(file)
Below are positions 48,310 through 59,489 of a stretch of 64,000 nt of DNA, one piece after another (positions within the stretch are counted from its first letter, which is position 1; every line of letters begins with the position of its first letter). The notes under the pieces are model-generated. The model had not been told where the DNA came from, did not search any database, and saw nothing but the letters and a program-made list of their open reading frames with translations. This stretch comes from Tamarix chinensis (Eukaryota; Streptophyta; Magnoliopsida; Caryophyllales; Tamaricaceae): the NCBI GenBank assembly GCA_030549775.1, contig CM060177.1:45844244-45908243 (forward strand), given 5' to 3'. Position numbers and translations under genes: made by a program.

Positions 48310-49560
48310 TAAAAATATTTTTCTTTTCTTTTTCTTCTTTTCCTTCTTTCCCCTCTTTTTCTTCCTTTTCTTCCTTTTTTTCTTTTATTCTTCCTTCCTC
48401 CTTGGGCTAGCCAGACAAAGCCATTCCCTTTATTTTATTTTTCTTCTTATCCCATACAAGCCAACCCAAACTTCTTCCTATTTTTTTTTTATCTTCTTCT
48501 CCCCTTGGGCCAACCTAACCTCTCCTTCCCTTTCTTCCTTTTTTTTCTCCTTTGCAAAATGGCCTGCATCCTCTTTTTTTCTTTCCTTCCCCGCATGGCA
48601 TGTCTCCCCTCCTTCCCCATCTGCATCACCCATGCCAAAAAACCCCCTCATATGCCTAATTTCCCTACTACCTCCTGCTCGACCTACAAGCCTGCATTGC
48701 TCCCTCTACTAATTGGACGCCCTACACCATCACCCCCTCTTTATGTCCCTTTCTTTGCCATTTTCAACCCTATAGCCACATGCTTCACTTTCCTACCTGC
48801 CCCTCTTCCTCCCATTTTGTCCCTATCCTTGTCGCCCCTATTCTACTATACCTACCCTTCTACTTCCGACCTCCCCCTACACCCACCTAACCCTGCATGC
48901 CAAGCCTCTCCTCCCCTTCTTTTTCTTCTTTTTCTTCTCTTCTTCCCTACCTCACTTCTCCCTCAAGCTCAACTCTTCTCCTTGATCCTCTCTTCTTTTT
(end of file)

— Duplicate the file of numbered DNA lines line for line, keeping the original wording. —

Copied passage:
Below are positions 48,310 through 59,489 of a stretch of 64,000 nt of DNA, one piece after another (positions within the stretch are counted from its first letter, which is position 1; every line of letters begins with the position of its first letter). The notes under the pieces are model-generated. The model had not been told where the DNA came from, did not search any database, and saw nothing but the letters and a program-made list of their open reading frames with translations. This stretch comes from Tamarix chinensis (Eukaryota; Streptophyta; Magnoliopsida; Caryophyllales; Tamaricaceae): the NCBI GenBank assembly GCA_030549775.1, contig CM060177.1:45844244-45908243 (forward strand), given 5' to 3'. Position numbers and translations under genes: made by a program.

Positions 48310-49560
48310 TAAAAATATTTTTCTTTTCTTTTTCTTCTTTTCCTTCTTTCCCCTCTTTTTCTTCCTTTTCTTCCTTTTTTTCTTTTATTCTTCCTTCCTC
48401 CTTGGGCTAGCCAGACAAAGCCATTCCCTTTATTTTATTTTTCTTCTTATCCCATACAAGCCAACCCAAACTTCTTCCTATTTTTTTTTTATCTTCTTCT
48501 CCCCTTGGGCCAACCTAACCTCTCCTTCCCTTTCTTCCTTTTTTTTCTCCTTTGCAAAATGGCCTGCATCCTCTTTTTTTCTTTCCTTCCCCGCATGGCA
48601 TGTCTCCCCTCCTTCCCCATCTGCATCACCCATGCCAAAAAACCCCCTCATATGCCTAATTTCCCTACTACCTCCTGCTCGACCTACAAGCCTGCATTGC
48701 TCCCTCTACTAATTGGACGCCCTACACCATCACCCCCTCTTTATGTCCCTTTCTTTGCCATTTTCAACCCTATAGCCACATGCTTCACTTTCCTACCTGC
48801 CCCTCTTCCTCCCATTTTGTCCCTATCCTTGTCGCCCCTATTCTACTATACCTACCCTTCTACTTCCGACCTCCCCCTACACCCACCTAACCCTGCATGC
48901 CAAGCCTCTCCTCCCCTTCTTTTTCTTCTTTTTCTTCTCTTCTTCCCTACCTCACTTCTCCCTCAAGCTCAACTCTTCTCCTTGATCCTCTCTTCTTTTT